IT is a measure of how far the UK Independence Party has come that the biggest danger it faces in Thursday’s elections is failing to meet the expectations it has generated.
Such is its lead in recent polls, that Yorkshire activists are talking about the possibility of securing three of the region’s six seats in the European Parliament.
That would be a significant increase from the single Yorkshireseat secured in 2009, particularly when the voting system in the European elections makes each extra seat progressively harder to win.
Ukip is commonly seen as the home for Conservatives disillusioned over the party’s stance on Europe but deputy leader Paul Nuttall insists his party’s appeal is much broader.
“The one thing that we’re finding all over the country is that we are now picking up a lot of support in Old Labour communities, people who feel that they’ve been left behind by New Labour and the Blair project.
“Obviously Miliband has taken that on and he’s just not connecting with these people.
“These people are looking for a new home, they are looking for something different, they are looking for a party that will represent the working man and the working women of this country, that’s Ukip and that’s why I think we will take a good number of seats.”
Which begs the question whether Ukip can hold together what, on the surface, looks like an unlikely coalition of support in the long term?
Mr Nuttall said: “I don’t see why not. I think people feel left behind by a political class at Westminster, an establishment bubble if you like that doesn’t speak the language of normal people, doesn’t look like normal people, act like normal people and people have no empathy with them.
“Look at all us, we have all had real jobs, we have all lived a real life and people can empathise with us, people can see we are just like them and we are speaking their language and all our policies are simply down to commonsense.”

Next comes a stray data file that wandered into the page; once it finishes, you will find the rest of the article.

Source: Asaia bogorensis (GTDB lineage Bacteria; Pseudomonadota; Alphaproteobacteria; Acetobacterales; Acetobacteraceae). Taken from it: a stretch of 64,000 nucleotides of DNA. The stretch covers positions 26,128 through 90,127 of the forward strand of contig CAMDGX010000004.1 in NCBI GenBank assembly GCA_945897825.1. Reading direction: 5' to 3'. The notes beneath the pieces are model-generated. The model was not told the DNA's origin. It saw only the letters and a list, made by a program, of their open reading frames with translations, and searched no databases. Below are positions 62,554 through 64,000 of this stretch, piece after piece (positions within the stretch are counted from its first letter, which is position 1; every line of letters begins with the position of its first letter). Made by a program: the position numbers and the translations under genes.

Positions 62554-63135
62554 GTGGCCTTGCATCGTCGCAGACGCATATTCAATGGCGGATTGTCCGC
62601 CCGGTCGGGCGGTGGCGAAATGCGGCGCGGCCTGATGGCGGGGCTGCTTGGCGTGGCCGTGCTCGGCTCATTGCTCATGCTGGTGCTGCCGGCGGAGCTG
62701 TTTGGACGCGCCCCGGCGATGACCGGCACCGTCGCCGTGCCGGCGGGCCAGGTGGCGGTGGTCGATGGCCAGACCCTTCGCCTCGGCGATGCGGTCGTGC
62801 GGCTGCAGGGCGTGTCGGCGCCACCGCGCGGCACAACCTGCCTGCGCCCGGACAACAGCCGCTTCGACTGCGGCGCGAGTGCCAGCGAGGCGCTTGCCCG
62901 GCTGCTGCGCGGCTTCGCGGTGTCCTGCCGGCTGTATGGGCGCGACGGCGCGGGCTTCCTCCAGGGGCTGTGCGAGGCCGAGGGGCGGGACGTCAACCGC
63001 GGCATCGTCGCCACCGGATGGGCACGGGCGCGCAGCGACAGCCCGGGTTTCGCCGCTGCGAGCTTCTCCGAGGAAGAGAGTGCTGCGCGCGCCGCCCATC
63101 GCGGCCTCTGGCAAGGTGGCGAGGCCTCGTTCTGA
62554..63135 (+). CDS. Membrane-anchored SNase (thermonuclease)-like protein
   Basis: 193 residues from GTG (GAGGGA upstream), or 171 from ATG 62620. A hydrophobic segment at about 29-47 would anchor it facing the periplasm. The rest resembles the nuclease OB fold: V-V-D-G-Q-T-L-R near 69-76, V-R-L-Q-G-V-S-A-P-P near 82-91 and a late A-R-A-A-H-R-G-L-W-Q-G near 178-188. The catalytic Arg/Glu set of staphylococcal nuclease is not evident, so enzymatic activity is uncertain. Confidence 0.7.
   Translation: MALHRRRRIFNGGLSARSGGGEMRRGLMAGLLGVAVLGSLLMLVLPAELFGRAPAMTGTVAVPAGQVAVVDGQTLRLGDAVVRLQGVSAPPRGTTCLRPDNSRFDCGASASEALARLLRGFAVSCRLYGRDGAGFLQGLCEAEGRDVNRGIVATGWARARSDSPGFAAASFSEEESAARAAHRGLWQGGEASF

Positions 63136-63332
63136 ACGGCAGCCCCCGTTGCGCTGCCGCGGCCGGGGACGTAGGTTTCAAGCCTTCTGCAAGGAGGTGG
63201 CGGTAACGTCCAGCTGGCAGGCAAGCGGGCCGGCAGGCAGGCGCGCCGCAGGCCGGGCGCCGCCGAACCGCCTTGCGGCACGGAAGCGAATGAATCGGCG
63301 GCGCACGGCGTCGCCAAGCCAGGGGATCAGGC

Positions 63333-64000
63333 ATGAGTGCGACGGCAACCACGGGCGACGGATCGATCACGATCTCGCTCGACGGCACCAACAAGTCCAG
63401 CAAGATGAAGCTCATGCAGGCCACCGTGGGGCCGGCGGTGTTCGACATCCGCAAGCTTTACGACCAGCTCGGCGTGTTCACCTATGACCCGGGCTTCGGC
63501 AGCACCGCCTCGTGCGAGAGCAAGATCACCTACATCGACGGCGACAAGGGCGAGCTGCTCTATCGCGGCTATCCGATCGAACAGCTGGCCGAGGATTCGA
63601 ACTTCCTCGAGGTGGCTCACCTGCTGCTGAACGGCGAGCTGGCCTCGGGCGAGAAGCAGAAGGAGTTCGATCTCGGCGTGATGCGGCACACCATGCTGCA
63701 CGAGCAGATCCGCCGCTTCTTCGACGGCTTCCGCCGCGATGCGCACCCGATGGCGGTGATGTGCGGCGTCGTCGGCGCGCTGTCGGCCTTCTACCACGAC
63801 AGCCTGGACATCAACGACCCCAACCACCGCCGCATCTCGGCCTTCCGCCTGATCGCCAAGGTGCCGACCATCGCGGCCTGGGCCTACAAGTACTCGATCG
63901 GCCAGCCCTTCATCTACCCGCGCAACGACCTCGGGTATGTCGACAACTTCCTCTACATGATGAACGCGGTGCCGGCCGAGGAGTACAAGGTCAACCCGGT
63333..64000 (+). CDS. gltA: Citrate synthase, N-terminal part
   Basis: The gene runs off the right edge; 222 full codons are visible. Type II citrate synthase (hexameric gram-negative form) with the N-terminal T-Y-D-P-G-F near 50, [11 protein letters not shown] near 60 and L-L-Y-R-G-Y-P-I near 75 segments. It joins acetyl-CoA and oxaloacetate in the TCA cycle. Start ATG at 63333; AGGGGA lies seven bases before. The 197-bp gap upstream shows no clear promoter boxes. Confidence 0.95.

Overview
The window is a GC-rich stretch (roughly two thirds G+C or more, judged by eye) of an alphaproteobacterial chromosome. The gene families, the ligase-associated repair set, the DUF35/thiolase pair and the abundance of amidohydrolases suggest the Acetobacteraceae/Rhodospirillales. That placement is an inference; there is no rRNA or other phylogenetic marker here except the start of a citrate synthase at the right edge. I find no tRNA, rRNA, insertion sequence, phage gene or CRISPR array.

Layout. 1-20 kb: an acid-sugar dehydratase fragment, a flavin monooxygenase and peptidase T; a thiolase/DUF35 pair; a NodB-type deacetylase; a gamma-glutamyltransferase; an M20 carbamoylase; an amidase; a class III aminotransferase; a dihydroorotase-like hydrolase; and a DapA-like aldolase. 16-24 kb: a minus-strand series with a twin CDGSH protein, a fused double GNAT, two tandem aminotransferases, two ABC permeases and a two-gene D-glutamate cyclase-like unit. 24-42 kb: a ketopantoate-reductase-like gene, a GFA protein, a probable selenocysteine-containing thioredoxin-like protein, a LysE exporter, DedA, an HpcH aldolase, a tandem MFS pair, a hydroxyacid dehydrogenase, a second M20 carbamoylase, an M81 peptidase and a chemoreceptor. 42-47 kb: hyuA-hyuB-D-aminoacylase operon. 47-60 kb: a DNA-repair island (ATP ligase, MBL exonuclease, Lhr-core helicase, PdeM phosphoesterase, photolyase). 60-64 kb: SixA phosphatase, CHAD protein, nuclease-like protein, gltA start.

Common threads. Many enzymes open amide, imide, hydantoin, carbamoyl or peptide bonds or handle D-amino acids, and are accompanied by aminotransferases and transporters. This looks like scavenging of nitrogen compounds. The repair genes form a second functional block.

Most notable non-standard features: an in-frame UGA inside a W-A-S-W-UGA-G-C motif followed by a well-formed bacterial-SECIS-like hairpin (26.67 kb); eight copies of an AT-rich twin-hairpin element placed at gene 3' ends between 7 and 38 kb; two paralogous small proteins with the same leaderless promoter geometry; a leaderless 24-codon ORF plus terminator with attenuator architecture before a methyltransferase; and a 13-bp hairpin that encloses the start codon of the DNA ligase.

The authors of the book considered one of the first definitive studies on the rise of Ukip, ‘Revolt on the Right’, argue that while some of the party’s support is a “none of the above” vote, it would be wrong to see it as merely a short-term protest movement.
Matthew Goodwin, one of the book’s authors from Nottingham University, said Ukip had tapped into the concerns of traditional northern Labour voters with concerns over Europe and immigration who feel “left behind”.
“The divisions that underpin Ukip, that fuel (Ukip leader Nigel) Farage, over Europe, immigration and being left behind by a professional middle clase elite, those are going to be with us for 10 or 20 years.
“The reason they have not been mobilised previously, is because we haven’t had someone as articulate and effective as Farage in understanding the strength of those feelings and we also havent had an organisation strong enough or competent enough to bring those divisions back into politics.”
He added: “Ukip is the most working class party since Michael Foot led the Labour Party in the 1980s.”
While Ukip is widely expected to do well in the European elections it will be in the local elections where the results will be telling for the party.
It is fielding its biggest ever tally of council candidates in Yorkshire including contesting every ward in Labour-dominated Doncaster and Rotherham, where it already holds a seat, and contesting most seats in Conservative-run Harrogate. If Ukip is to be taken seriously at next year’s General Election in Yorkshire, it needs to show it can amass enough votes at a local level to get a respectable number of councillors elected.